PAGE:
Send to

Choose Destination
See comment in PubMed Commons below
Gene. 2012 Dec 1;510(2):154-61. doi: 10.1016/j.gene.2012.08.046. Epub 2012 Sep 3.

The evolution of catalytic residues and enzyme mechanism within the bacterial nucleoside phosphorylase superfamily 1.

Author information

Department of Molecular Biology, University of Wyoming, Laramie, WY 82071, USA.


Nucleoside phosphorylases are essential for the salvage and catabolism of nucleotides in bacteria and other organisms, and members of this enzyme superfamily have been of interest for the development of antimicrobial and cancer therapies. The nucleotide phosphorylase superfamily 1 encompasses a number of different enzymes which share a general superfold and catalytic mechanism, while they differ in the nature of the nucleophiles used and in the nature of characteristic active site residues. Recently, one subfamily, the uridine phosphorylases, has been subdivided into two types which differ with respect to the mechanism of transition state stabilization, as dictated by differences in critical amino acid residues. Little is known about the phylogenetic distribution and relationship of the two different types, as well as the relationship to other NP-1 superfamily members. Here comparative genomic analysis illustrates that UP-1s and UP-2s fall into monophyletic groups and are biased with respect to species representation. UP-1 evolved in Gram negative bacteria, while Gram positive species tend to predominantly contain UP-2. PNP (a sister clade to all UPs) contains both Gram positive and Gram negative species. The findings imply that the nucleoside phosphorylase superfamily 1 evolved through a series of three important duplications, leading to the separate, monophyletic enzyme families, coupled to individual lateral transfer events. Extensive horizontal transfer explains the occurrence of unexpected uridine phosphorylases in some genomes. This study provides a basis for understanding the evolution of uridine and purine nucleoside phosphorylases with respect to DNA/RNA metabolism and with potential utility in the design of antimicrobial and anti-tumor drugs.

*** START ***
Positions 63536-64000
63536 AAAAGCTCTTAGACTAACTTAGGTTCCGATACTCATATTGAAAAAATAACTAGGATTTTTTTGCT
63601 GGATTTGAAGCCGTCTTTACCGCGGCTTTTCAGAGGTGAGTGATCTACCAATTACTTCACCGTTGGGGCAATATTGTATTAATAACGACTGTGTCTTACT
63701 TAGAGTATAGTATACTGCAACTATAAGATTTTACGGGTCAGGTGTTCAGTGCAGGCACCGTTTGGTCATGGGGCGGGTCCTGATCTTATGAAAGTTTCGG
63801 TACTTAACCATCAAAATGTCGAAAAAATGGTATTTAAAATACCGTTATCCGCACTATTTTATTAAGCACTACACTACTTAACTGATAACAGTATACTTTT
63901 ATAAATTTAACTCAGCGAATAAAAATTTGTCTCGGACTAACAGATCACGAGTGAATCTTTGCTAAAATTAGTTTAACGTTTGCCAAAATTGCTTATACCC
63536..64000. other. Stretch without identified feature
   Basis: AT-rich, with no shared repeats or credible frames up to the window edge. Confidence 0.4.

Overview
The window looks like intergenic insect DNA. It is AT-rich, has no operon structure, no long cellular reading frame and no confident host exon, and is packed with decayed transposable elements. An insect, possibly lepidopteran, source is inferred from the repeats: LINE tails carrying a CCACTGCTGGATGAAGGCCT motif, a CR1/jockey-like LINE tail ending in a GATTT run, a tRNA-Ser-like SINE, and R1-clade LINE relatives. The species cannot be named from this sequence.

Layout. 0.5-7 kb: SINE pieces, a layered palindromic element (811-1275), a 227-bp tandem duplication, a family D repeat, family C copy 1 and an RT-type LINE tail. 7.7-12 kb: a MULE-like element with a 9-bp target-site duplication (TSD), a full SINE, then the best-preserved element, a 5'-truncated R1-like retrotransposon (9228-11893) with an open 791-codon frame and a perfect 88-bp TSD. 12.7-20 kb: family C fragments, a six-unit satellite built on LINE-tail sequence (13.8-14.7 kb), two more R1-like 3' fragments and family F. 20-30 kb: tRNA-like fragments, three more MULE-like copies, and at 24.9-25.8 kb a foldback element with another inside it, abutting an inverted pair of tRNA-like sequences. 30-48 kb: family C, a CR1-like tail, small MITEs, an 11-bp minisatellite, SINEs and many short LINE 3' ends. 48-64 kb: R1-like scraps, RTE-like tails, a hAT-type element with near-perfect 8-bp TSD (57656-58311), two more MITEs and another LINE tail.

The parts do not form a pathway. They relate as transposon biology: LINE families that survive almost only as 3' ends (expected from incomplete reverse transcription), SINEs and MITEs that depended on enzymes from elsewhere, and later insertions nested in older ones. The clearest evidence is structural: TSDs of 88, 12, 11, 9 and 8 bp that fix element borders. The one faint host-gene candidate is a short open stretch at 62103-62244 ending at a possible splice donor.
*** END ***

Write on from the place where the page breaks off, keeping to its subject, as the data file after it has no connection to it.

[Indexed for MEDLINE]
PubMed Commons home

PubMed Commons

How to join PubMed Commons

    Supplemental Content

    Full text links

    Icon for Elsevier Science
    Loading ...
    Support Center